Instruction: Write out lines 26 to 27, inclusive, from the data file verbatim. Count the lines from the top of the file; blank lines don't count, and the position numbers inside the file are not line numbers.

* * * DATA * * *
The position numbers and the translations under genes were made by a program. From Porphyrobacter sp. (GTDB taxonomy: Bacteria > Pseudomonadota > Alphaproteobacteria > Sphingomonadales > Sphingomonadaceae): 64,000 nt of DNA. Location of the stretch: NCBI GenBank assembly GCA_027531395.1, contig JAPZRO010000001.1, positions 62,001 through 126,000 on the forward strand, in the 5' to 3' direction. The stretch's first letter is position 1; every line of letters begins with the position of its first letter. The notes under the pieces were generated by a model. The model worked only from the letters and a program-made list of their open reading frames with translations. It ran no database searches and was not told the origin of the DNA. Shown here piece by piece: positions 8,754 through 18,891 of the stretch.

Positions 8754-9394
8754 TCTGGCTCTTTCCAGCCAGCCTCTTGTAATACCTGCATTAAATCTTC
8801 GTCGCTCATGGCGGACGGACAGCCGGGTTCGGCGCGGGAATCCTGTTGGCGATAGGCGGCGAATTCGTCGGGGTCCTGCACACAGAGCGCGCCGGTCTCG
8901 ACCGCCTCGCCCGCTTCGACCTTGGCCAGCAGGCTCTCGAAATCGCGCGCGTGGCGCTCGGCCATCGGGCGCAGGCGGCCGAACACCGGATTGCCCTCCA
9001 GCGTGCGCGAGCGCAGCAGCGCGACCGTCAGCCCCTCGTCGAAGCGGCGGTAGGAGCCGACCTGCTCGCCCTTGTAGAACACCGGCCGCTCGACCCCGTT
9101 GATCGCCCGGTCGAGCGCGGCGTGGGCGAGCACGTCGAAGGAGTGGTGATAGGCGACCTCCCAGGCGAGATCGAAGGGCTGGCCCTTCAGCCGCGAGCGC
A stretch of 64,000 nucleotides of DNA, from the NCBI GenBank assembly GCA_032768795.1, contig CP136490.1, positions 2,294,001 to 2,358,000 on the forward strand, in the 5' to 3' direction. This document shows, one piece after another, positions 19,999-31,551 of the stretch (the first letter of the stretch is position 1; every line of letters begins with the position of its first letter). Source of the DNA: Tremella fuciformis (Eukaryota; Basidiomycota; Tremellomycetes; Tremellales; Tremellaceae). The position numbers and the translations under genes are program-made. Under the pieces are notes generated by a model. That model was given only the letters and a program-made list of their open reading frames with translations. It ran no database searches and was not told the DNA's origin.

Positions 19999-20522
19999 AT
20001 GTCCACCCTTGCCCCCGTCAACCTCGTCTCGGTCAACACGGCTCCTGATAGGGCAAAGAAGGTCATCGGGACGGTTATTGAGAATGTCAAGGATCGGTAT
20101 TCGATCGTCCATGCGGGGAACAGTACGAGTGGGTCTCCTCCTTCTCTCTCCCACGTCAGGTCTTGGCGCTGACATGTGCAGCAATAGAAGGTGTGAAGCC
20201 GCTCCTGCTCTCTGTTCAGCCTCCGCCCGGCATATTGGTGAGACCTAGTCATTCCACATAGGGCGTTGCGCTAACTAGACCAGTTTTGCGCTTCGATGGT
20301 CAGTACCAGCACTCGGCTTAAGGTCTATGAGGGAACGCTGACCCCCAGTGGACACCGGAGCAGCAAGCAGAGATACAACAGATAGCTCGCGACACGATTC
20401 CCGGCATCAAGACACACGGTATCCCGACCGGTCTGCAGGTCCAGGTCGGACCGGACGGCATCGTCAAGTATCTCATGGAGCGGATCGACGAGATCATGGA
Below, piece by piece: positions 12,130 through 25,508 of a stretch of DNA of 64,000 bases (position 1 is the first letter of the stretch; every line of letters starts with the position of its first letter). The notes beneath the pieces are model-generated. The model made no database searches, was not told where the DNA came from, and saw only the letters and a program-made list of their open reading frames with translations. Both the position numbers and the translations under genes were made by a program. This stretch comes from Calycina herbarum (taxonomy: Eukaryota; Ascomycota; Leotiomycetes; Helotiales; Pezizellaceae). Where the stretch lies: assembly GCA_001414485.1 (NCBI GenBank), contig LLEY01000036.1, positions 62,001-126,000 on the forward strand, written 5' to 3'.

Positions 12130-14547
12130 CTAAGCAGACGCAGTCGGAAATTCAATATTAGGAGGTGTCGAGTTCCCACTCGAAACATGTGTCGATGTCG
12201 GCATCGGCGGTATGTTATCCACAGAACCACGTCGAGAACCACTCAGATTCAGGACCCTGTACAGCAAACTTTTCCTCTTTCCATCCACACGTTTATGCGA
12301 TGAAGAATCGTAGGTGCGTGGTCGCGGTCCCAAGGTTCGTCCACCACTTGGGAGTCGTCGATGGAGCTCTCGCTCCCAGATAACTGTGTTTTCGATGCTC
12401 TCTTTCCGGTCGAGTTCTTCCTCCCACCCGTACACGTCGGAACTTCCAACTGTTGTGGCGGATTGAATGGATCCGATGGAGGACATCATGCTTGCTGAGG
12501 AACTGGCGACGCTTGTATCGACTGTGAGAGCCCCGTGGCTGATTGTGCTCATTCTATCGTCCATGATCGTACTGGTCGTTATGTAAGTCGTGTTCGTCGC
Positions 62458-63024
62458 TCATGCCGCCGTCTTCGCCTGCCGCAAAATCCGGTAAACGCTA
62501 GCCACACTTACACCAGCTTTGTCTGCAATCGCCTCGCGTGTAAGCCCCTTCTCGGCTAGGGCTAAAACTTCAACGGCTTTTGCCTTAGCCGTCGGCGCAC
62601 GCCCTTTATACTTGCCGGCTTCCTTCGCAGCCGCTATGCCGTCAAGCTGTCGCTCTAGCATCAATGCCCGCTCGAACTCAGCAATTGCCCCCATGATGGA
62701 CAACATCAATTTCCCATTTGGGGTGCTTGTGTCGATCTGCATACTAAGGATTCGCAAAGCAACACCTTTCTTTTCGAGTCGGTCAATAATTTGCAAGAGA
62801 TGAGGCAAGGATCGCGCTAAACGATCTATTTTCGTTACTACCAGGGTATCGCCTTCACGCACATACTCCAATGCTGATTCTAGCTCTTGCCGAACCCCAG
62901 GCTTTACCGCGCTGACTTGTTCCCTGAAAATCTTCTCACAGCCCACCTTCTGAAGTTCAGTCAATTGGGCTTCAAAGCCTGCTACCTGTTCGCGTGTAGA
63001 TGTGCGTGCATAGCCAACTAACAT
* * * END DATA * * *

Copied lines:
62601 GCCCTTTATACTTGCCGGCTTCCTTCGCAGCCGCTATGCCGTCAAGCTGTCGCTCTAGCATCAATGCCCGCTCGAACTCAGCAATTGCCCCCATGATGGA
62701 CAACATCAATTTCCCATTTGGGGTGCTTGTGTCGATCTGCATACTAAGGATTCGCAAAGCAACACCTTTCTTTTCGAGTCGGTCAATAATTTGCAAGAGA